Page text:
When a person wants to become a naturalized U.S. citizen, he or she must meet several requirements – including a requirement to speak English, take a civics test, and recite the Oath of Allegiance. However, there are some exceptions available to people who qualify. Here’s what you need to know.
Exceptions to Naturalization Requirements in the U.S.
Some people qualify for exceptions to the U.S.’s naturalization requirements that involve speaking English and taking a civics test, as well as taking the Oath of Allegiance to the U.S.
English Language Exceptions
You could be exempt from the English language requirement if you are:
- Age 50 or older, if you have been in the U.S. as a permanent resident with a green card for at least 20 years
- Age 55 or older, if you have lived as a permanent resident with a green card for at least 15 years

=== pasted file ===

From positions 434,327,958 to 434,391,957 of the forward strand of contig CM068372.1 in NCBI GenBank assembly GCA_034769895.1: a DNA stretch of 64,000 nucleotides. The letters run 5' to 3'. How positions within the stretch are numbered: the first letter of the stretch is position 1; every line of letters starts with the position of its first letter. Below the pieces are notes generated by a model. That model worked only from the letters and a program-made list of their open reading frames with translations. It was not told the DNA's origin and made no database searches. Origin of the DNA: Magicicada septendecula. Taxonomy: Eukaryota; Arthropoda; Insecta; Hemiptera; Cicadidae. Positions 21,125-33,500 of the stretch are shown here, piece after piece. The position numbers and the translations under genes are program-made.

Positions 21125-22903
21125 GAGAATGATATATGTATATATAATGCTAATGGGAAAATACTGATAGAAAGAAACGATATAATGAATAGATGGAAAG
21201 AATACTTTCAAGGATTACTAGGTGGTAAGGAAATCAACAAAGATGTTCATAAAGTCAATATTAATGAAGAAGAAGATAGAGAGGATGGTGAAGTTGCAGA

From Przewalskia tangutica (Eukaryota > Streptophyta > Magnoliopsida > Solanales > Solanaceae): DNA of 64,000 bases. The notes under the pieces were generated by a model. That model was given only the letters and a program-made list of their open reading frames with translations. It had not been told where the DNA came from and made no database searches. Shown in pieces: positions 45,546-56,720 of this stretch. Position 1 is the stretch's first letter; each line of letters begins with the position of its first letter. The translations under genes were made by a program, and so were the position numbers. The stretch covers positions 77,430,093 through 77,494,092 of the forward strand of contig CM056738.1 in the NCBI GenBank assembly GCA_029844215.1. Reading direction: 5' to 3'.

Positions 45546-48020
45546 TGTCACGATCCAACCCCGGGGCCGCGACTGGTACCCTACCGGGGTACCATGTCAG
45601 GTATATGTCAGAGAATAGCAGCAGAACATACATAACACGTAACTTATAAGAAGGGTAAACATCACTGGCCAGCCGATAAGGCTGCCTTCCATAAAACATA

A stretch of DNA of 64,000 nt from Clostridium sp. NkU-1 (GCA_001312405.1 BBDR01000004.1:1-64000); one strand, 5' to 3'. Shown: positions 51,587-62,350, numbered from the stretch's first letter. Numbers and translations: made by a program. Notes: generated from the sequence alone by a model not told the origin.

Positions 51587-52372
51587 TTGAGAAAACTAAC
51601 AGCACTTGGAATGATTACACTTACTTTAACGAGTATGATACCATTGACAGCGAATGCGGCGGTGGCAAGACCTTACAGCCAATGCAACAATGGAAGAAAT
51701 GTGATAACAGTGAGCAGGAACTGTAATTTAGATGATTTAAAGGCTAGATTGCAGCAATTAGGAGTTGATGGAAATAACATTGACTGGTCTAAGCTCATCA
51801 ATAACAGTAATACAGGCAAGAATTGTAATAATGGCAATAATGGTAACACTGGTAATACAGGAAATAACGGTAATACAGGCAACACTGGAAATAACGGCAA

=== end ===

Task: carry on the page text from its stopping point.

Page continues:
If you’re exempt under these rules, you’ll still have to take the civics test – but you can take it in your native language, provided that you bring an interpreter with you to your interview.
English and Civics Exemptions for Medical Disabilities
If you can’t speak English or take the civics test because you have a physical or developmental disability (or a member of your family does), you could be exempt from both. You must bring in a form completed by a licensed medical doctor or psychologist to prove that you (or your family member) has a disability that would prevent you from doing either of these things.
Do You Need to Talk to an Attorney About Exceptions to Naturalization Requirements?
We may be able to help you file your paperwork for U.S. naturalization, as well as help you prove that you’re exempt from either the English language requirement or the civics test requirement – or both.
Call us at 414-383-6700 now to schedule a consultation with a Milwaukee immigration attorney who can help.